Chertoff also said that the courts have given wide latitude to the government in controlling and monitoring activity across international borders. All reports on the NSA activity assert that it's limited to international communications.
What about the assertion in The New York Times on Tuesday that virtually all of the thousands of NSA leads sent to the FBI in the months after the Sept. 11, 2001, terrorist attacks led to dead ends or innocent persons?
Chertoff said, "You're going to bat well below .100 any time you do intelligence gathering. That's true even in conventional law enforcement. If you get even a small percentage of things to pan out, you've succeeded to a significant degree.
"What I can tell you is this," Chertoff said. "The technique of electronic surveillance, which is gathering information about who calls whom or intercepting actual conversation, is the most significant tool in the war against terrorism.
"If we didn't have it, I'm quite sure we'd have disrupted fewer attacks and identified fewer [terrorists]."
Buried at the bottom of the Times story were a number of cases where actual terrorist operations had been disrupted, apparently as a result of NSA eavesdropping, including efforts to smuggle a missile launcher into the United States, to cut Brooklyn Bridge cables with a blowtorch and an attempt to blow up a fertilizer bomb in London.
"I would rather move quickly and remove somebody when we've got a legal basis to do so, charge them with a lesser offense [than terrorism] or deport them, than wait till I have a big case with a big press conference. If we wait until people get operational, it's a failure. Somebody could get killed."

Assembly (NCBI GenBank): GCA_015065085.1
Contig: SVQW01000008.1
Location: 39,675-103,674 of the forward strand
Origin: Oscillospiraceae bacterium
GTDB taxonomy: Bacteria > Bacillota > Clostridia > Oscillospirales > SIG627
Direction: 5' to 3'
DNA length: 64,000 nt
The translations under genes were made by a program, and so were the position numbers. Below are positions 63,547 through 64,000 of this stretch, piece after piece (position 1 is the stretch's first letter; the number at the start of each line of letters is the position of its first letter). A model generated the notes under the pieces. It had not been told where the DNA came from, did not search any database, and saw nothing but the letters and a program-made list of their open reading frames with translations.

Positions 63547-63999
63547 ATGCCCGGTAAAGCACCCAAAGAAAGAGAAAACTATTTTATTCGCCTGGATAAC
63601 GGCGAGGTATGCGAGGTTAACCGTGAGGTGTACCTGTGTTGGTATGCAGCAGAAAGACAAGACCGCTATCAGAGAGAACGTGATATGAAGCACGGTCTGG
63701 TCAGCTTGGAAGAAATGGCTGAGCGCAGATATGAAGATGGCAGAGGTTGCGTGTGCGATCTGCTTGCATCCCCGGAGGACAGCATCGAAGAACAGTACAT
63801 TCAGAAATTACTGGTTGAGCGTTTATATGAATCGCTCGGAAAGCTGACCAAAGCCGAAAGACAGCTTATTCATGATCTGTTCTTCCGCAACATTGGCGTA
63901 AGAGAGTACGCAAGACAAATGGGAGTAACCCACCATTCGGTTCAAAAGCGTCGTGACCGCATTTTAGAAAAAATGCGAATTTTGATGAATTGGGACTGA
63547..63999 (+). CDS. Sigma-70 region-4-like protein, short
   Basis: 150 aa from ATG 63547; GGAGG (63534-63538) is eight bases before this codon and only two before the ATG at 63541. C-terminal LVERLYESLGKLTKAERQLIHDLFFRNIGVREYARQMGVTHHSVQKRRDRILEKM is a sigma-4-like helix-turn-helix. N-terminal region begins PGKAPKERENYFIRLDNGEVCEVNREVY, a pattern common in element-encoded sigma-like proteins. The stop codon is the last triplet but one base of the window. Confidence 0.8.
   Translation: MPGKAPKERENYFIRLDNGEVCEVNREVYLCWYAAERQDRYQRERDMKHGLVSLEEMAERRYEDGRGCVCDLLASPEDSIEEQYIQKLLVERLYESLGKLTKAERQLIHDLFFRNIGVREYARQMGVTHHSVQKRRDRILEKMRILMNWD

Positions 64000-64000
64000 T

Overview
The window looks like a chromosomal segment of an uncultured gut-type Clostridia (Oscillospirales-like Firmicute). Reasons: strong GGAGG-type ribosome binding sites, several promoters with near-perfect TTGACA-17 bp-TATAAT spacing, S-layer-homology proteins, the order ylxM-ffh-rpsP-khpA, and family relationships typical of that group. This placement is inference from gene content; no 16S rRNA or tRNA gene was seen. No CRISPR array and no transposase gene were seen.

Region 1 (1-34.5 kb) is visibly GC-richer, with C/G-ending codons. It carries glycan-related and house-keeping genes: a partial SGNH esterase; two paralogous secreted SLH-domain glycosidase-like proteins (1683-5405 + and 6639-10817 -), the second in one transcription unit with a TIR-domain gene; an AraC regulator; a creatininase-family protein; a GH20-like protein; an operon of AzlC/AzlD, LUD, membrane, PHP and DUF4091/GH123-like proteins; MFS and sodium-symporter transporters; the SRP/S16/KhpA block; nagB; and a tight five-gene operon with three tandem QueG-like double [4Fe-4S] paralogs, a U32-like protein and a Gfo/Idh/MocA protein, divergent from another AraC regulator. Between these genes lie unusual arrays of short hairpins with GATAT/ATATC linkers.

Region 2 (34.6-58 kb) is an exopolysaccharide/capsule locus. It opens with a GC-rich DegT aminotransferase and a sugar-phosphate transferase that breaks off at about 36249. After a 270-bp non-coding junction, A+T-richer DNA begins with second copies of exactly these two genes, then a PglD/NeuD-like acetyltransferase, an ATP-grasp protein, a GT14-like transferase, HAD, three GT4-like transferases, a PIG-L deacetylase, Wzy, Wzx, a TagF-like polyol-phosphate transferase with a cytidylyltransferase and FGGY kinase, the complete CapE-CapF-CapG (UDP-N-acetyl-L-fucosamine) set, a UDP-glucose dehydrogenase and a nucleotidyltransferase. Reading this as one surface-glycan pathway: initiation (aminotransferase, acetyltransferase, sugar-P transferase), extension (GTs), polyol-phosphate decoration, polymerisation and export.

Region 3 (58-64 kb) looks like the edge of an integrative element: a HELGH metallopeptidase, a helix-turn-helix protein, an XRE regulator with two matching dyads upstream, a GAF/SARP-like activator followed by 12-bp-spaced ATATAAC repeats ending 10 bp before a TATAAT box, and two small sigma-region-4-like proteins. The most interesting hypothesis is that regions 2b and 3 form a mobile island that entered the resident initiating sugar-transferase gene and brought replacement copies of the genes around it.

The idea that someone could bring down the Brooklyn Bridge with a blowtorch has been ridiculed, but Chertoff said, "People kid about the shoe bomber, but had the bomb gone off and 150 people were killed, I don't think a lot of families would be laughing about it."
Civil libertarians seem to fear that the government is collecting huge quantities of data that it can later use politically, but Chertoff said, "I don't think anybody has an interest in accumulating a lot of information. We can barely manage the stuff we care about for avoiding terrorism.
"I can actually make the case that the more intelligence we've got, the more we actually protect civil liberties. In a world without intelligence, where we don't have a good idea where the threats are, it means searching people, screening names, barriers and checkpoints, questioning people when they get on an airplane."
To me, the bottom line of the NSA spying case is this: Congress should investigate whether President Bush has authority to conduct anti-terrorist data mining. And, if he doesn't, Congress should give it to him - with legislative oversight.
As Chertoff told me, "the name of the game here is trying to figure out, with all the billions of pieces of data that float around the world, what data do you need to focus on? What is the stuff you need to worry about?
"If you don't use all the tools of gathering these kinds of leads, then you're leaving very valuable tools on the table." And, if and when another 9/11 occurs, the first question that will be asked is: Why?
Mort Kondracke is the Executive Editor of Roll Call.